It’s a common case that I want to modify files that have been tracked by Git, but not commit the changes. For example changing the database configurations to run on my local machine.

Another example is that I don’t want to commit OS specific changes on my dotfiles repository; my main workstation is Ubuntu and I use below configuration for my alacritty terminal app:

# alacritty/alacritty.yml

  - ~/.config/alacritty/os/config_linux.yml

Instead of changing it to config_macos every time after I pull changes, I’d like to ignore this file locally even though it’s checked-in by Git.

So I’ve been looking if there is a sane and manageable way to keep these long-lived local changes without seeing them in git status list.

First thing that came to our minds is using project specific local .gitignorefile. However adding a file to .gitignore won’t work, because the file is already tracked. And even if we assume it’s a new file, .gitignore will ignore this file for all of your project members working on the repository/project.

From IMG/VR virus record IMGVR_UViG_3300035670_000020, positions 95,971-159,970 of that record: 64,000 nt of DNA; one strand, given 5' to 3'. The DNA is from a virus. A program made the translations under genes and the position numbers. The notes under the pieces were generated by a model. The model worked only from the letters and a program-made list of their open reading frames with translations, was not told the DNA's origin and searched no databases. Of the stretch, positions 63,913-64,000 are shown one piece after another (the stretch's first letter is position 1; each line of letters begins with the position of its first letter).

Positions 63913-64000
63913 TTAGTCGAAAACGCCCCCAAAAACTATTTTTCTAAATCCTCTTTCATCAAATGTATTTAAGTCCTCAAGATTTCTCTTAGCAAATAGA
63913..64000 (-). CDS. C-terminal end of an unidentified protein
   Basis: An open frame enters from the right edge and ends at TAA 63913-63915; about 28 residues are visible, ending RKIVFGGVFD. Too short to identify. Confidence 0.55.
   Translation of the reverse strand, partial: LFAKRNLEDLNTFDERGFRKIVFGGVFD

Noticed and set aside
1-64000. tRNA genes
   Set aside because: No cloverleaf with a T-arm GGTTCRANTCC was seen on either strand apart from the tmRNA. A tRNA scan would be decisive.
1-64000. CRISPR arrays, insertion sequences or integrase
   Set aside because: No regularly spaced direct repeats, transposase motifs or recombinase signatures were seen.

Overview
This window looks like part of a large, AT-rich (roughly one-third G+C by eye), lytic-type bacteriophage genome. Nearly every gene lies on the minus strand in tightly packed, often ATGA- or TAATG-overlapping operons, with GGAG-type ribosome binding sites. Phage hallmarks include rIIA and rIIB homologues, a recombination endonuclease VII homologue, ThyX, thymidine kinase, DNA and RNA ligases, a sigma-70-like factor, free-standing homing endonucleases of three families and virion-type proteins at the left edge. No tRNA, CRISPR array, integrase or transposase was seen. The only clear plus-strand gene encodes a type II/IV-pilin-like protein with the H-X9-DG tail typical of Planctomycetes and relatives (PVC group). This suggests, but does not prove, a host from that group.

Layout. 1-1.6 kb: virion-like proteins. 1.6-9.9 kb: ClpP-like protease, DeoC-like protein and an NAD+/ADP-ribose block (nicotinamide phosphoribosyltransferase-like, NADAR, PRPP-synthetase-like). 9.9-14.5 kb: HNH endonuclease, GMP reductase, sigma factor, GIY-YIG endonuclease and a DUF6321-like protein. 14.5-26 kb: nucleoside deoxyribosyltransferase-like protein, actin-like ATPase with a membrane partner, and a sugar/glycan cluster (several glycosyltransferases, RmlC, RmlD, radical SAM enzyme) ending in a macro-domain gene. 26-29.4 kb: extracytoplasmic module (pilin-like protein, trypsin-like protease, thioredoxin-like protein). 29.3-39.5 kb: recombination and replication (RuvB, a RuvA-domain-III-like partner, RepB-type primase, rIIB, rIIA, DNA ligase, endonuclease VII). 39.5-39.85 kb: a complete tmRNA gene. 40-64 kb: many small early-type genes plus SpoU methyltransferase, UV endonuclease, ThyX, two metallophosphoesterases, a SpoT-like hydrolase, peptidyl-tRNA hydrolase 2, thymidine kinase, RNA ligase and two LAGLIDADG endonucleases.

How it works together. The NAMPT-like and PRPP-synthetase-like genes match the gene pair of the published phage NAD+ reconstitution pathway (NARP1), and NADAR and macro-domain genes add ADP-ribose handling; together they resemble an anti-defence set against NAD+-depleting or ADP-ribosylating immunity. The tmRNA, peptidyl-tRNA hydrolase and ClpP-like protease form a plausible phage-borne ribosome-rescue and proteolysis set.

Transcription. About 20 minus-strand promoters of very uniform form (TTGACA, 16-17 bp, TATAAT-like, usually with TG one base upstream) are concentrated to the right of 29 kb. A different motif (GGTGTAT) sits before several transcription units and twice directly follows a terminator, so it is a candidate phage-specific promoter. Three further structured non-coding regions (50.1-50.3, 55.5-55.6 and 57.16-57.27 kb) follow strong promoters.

Fortunately Git has already a command that allows you manually ignore local changes to a file or directory:

$ git update-index --skip-worktree $FILENAME

From –skip-worktree doc:


When one of these flags is specified, the object name recorded for the paths are not updated. Instead, these options set and unset the “skip-worktree” bit for the paths. See section “Skip-worktree bit” below for more information.

To track the file again:

$ git update-index --no-skip-worktree $FILENAME

In order to list the skipped files where you’ve set via --skip-worktree flag:

$ git ls-files -v | grep ^S

Also you may like to have them as aliases as I do. You can add them like below:

$ git config --global alias.hidden '!git ls-files -v | grep "^S"'

Or just update your global git configuration file:

# ~/.config/git/config
# ${XDG_CONFIG_HOME}/.config/git/config
# ~/.gitconfig

  skip = update-index --skip-worktree
  unskip = update-index --no-skip-worktree
  skipped = !git ls-files -v | grep \"^S\"

All done!